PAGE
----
The two types that they cover are Margherita and Marinara. The exact rules are exhaustive, with the official information being around 14 pages long.
The document is very interesting and goes into detail about exactly what types of mozzarella, tomatoes, flour, and even salty, should be used. However, the important thing that we are going to be telling you about is their specifications for the cornicione of the pizza.
All pizzas prepared in the True Neapolitan way will have a dough that has undergone two rising processes. After the second of these, the base is then ready to be formed.
It is in the forming of the round pizza base that the cornicione is born. It is very important that the base is stretched with the hands, rather than using a rolling pin or any mechanical tools.
This allows you to be far more precise. It must be shaped in this way until the center of the pizza is 0.25cm - you are allowed 10% less or more if needed. The end of the crust, though, must be bigger. This end is our cornicione, and it should be between 1 and 2 cm. It will only be a true cornicione if it meets these requirements, and likewise, the pizza will only be a true Neapolitan one if it meets the long list of requirements for it.
As the Association makes clear, the cornicione is one of the distinguishing features of a true Neapolitan pizza, and so it is of utmost importance that it is done correctly.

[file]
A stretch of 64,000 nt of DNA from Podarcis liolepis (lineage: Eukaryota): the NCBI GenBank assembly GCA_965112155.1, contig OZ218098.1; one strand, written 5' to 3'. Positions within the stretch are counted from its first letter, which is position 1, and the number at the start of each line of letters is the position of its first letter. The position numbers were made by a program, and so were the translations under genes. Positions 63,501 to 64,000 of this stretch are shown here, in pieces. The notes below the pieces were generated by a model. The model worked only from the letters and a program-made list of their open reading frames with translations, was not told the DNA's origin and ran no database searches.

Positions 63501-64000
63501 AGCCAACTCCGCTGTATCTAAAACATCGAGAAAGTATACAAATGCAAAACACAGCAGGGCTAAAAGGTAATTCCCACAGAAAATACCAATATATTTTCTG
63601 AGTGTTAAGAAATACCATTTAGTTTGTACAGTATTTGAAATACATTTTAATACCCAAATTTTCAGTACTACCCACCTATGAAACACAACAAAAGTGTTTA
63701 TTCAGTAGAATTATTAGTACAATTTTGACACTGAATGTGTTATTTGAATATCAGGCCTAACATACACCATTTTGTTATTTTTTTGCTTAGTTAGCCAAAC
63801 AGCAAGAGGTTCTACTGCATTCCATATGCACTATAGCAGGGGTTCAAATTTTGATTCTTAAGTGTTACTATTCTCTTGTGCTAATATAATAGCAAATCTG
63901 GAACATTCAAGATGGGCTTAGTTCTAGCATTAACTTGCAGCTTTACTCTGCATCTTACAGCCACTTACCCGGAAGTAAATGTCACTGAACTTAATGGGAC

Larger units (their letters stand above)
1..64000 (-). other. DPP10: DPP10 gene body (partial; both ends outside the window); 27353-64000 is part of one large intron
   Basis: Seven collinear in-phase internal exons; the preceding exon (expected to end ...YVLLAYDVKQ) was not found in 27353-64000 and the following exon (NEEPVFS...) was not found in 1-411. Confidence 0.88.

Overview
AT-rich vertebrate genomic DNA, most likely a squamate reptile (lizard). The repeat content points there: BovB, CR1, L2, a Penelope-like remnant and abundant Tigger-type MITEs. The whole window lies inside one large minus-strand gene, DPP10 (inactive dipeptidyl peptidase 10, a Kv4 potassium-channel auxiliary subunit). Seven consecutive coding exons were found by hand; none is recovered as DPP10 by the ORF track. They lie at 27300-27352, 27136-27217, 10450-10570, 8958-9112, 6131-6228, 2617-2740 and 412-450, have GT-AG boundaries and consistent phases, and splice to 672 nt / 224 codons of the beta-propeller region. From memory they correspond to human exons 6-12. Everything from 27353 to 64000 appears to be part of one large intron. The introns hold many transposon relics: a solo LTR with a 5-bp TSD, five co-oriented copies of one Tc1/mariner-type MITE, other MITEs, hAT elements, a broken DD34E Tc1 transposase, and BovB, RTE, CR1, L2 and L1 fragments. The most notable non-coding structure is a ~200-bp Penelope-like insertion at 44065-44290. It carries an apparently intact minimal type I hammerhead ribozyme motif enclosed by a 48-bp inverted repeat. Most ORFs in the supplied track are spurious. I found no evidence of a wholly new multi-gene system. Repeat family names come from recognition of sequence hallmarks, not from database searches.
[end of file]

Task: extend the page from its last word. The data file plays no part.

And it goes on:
The end result is a thick, but airy crust. The outside of the crust will be able to stay crisp, whereas the inside of the cornicione will be softer and chewier.
How to make cornicione
First, we should make it clear that in order to make cornicione, you need to make a whole pizza base. With this in mind, the recipe we have for you is for pizza dough.
The art of getting a cornicione crust lies not just within the recipe itself, but in the method you use to stretch the dough out. For it to be like the authentic Neapolitan version, the dough should be stretched to no bigger than 35 cms in diameter.
You should also ensure that the center and edges are the right widths. The center of the base should be 0.25cm and the edges should be between 1 and 2 cm. With this in mind, we can now move on to the recipe itself.
Bear in mind that this recipe is much more of an express method. It does not follow the Associazione Verace Pizza Napoletana method exactly because theirs is one of exact precision, and it is closely regulated to ensure that it follows the rules set by them exactly.
That being said, this recipe gives results that will be similar to that of the authentic, protected Italian way, allowing you to enjoy the chewy goodness of cornicione even with the Associations’ stamp of approval.
For this recipe you will need:
- 3 and three-quarter cups of bread flour
- 2 teaspoons of fine salt